Annotate this Case
Download PDF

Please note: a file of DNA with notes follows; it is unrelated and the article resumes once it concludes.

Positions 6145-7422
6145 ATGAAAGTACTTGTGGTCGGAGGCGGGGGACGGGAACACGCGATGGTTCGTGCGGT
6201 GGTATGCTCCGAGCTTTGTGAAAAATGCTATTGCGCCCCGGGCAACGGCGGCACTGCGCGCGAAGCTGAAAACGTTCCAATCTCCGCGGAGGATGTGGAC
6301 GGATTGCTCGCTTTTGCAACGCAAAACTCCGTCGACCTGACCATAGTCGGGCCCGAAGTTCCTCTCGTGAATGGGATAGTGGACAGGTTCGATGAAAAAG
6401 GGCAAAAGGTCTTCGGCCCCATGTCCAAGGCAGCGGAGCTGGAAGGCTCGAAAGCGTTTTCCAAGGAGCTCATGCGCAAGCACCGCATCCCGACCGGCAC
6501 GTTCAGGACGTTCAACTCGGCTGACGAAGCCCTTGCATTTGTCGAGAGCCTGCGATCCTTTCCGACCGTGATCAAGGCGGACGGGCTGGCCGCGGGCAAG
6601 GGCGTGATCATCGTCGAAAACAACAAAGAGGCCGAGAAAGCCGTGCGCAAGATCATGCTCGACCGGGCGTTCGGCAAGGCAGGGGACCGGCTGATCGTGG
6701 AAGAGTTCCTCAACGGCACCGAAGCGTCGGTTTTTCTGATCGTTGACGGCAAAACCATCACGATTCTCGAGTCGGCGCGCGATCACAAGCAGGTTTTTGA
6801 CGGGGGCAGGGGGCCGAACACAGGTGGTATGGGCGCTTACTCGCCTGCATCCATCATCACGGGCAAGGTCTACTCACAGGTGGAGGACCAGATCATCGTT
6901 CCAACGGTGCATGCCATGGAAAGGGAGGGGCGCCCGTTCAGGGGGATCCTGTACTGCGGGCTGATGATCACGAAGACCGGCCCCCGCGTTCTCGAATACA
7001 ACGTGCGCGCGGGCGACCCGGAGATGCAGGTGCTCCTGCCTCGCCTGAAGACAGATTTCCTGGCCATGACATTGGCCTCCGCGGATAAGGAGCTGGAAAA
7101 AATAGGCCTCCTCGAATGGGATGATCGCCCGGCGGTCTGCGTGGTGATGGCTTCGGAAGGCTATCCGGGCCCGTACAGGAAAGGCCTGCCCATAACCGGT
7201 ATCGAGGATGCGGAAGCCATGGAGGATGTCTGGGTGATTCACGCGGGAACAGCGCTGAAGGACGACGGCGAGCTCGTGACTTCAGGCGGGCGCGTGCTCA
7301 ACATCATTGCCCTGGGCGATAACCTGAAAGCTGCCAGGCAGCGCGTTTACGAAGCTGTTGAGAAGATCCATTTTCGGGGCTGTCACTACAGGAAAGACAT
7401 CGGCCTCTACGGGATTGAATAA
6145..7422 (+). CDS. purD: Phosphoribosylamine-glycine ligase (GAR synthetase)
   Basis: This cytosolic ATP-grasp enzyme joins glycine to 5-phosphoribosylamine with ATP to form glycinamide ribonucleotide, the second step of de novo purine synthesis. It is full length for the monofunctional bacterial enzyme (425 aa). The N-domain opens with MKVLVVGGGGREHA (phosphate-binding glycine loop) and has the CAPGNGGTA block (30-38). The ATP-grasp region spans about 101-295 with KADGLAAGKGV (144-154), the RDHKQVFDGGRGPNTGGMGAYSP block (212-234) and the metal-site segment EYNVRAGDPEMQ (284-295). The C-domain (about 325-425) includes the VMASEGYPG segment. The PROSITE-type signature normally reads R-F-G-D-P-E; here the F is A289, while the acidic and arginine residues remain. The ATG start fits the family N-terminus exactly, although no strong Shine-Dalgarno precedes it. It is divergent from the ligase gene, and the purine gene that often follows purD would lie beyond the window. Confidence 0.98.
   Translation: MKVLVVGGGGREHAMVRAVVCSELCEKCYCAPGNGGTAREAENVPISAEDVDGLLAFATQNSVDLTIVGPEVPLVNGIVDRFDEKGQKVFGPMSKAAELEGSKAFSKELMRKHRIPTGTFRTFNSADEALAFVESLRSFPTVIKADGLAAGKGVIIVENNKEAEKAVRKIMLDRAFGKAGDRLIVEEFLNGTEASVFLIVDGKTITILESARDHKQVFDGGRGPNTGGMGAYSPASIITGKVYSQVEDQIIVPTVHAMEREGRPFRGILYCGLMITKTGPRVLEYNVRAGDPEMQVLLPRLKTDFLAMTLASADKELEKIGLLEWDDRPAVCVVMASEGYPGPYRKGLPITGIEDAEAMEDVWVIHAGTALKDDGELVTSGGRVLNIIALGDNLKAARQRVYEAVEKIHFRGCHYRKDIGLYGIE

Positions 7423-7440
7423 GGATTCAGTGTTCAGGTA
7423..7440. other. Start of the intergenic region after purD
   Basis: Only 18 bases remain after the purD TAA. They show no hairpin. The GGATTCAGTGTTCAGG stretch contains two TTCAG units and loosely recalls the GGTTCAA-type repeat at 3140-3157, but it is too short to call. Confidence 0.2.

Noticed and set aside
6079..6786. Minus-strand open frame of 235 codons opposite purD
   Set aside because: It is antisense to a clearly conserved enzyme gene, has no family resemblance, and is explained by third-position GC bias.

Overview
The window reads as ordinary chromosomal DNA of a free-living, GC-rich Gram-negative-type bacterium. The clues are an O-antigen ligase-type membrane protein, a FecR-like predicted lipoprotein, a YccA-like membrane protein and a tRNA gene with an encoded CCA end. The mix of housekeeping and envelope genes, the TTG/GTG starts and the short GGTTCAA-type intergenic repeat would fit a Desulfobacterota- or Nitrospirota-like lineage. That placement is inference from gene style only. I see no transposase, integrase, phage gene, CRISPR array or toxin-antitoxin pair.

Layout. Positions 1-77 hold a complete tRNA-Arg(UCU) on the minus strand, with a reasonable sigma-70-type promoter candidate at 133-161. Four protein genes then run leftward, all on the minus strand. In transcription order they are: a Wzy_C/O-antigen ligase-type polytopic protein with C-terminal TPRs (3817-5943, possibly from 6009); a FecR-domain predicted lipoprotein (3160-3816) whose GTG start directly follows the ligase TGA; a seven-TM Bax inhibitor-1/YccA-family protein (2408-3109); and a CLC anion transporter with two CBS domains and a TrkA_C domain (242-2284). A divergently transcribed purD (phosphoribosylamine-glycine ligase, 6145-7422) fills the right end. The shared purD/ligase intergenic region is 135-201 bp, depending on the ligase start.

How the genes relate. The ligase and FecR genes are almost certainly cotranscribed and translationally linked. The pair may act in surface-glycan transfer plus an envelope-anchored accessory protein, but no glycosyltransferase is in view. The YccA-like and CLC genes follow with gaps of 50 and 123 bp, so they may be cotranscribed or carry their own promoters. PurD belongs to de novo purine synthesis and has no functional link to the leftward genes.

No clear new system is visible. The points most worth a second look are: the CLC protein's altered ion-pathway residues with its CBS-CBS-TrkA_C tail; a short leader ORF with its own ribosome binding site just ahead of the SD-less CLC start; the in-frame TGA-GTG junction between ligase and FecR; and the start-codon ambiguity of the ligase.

RENDERED: OCTOBER 24, 2008; 2:00 P.M. NOT TO BE PUBLISHED Commonwealth of Kentucky Court of Appeals NO. 2008-CA-000019-MR NATHANIEL TYRONE BARNES v. APPELLANT APPEAL FROM FAYETTE CIRCUIT COURT HONORABLE KIMBERLY N. BUNNELL, JUDGE ACTION NO. 07-CR-00710 COMMONWEALTH OF KENTUCKY APPELLEE OPINION AFFIRMING ** ** ** ** ** BEFORE: COMBS, CHIEF JUDGE; STUMBO, JUDGE; GUIDUGLI,1 SENIOR JUDGE. COMBS, CHIEF JUDGE: Nathaniel Tyrone Barnes appeals an order of the Fayette Circuit Court of August 20, 2007, denying his motion to suppress evidence. After our review, we affirm. 1 Senior Judge Daniel T. Guidugli sitting as Special Judge by assignment of the Chief Justice pursuant to Section 110(5)(b) of the Kentucky Constitution and KRS 21.580. On the evening of March 24, 2007, Officer Thomas Perkins of the Lexington Division of Police was dispatched to 1143 Centre Parkway, Apartment 19, to investigate trafficking in narcotics by individuals in that apartment. As the first officer to respond to the scene, Perkins observed two young men seated in a stairwell. One of them, Nathaniel Tyrone Barnes, stood to meet Perkins as he approached. Perkins testified that he immediately recognized that Barnes was intoxicated. Officer Perkins asked the men where they had been, and Barnes responded that they had come from apartment 19. According to Perkins, Barnes appeared extremely nervous and evasive. Perkins then asked the men to provide him with some identification. As Officer Perkins examined the identification cards, he noticed that Barnes kept taking his hands in and out of his pockets in a furtive manner. Barnes continued to do so even after Perkins requested that he keep his hands away from his trouser pockets. Perkins admitted that Barnes’s demeanor had caused him to begin to feel concerned for his safety and for the safety of others passing in and out of the nearby apartments. When Barnes moved his hands behind his back, Perkins decided to frisk him for weapons. During a pat-down search of Barnes, Perkins felt two bulges in his front trouser pocket. Based upon his training and experience, Perkins knew that the bulges were likely to be narcotics. Officer Perkins placed Barnes under arrest and gave him his Miranda2 warnings. In conducting a search incident to the arrest, 2 Miranda v. Arizona, 384 U.S. 436, 86 S.Ct. 1602, 16 L.Ed.2d 694 (1966). -2- Perkins uncovered a digital scale covered with a white powder residue; one plastic bag containing a white powder; one plastic bag containing a white, rocky substance; one small bag containing what appeared to be marijuana; $350.00 in small bills; and $32.00 in another pocket. Barnes was transported to a nearby hospital where it was discovered that he had ingested a substantial amount of cocaine. Barnes’s companion was not searched or questioned further. On May 29, 2007, Barnes was indicted for trafficking in a controlled substance in the first degree and possession of marijuana. He filed a motion to suppress the evidence on August 14, 2007. Barnes argued that Officer Perkins’s search exceeded the permissible scope of an investigatory stop, that it was not supported by adequate cause, and that it otherwise violated his constitutional rights. Following an evidentiary hearing, the trial court concluded that Officer Perkins had undertaken a prudent and lawful search and seizure as a result of his reasonable investigation of the call. Barnes entered a conditional guilty plea and preserved his right to challenge the trial court’s ruling on his motion to suppress evidence seized by police during the investigatory stop. He was sentenced to a five-year suspended term of imprisonment and to five-years’ probation. This appeal followed. Upon our review of the trial court’s decision on a motion to suppress, the factual findings of the trial court are regarded as conclusive if they are supported by substantial evidence. Kentucky Rules of Criminal Procedure (RCr) -3- 9.78. The trial court’s application of the law to the facts is reviewed de novo. Commonwealth v. Neal, 84 S.W.3d 920 (Ky. 2002). On appeal, Barnes argues that the trial court erred by failing to grant his motion to suppress the evidence because the search and seizure were illegal. He contends that Officer Perkins’s initial stop was improper under the principles established in Terry v. Ohio, 392 U.S. 1, 88 S.Ct. 1868 (1968). He claims that the officer’s suspicion was based entirely on an allegation made by an anonymous tipster and that the tip lacked the requisite predictive information to justify the existence of any reasonable suspicion. As we disagree with Barnes’s underlying premise, we conclude that Officer Perkins conducted a proper Terry search after he had developed a reasonable suspicion. Officer Perkins testified that he arrived at 1143 Centre Parkway in response to a dispatch. He met Barnes and the other man as he approached apartment 19 and asked them about their activities. There were no constitutional implications inherent in this initial encounter. Baker v. Commonwealth, 5 S.W.3d 142 (Ky. 1999). As the interchange among the men continued, Officer Perkins perceived that Barnes was under the influence of an intoxicant and that he was extremely edgy and evasive. In light of the totality of the circumstances, Perkins determined that the situation warranted further investigation, and he decided to detain Barnes. Barnes’s demeanor plainly gave rise to an objectively reasonable -4- and articulable suspicion. The investigatory stop was fully justified at this point. Terry v. Ohio, 392 U.S. 1, 88 S.Ct. 1868 (1968). Later, when Perkins came to believe that Barnes was concealing a weapon, the officer was justified in conducting a pat-down search for his safety and the safety of others. Id. This search was narrowly circumscribed, and by means of a “plain-feel” search, Perkins discovered the secreted narcotics. See Commonwealth v. Banks, 68 S.W.3d 347 (Ky. 2001). The trial court did not err by concluding that the search and seizure were wholly proper in this case. Consequently, we affirm the order of the Fayette Circuit Court denying the motion to suppress. ALL CONCUR. BRIEFS FOR APPELLANT: BRIEF FOR APPELLEE: Dawn Fesmier Department of Public Advocacy Frankfort, Kentucky Jack Conway Attorney General of Kentucky Todd D. Ferguson Assistant Attorney General Frankfort, Kentucky -5-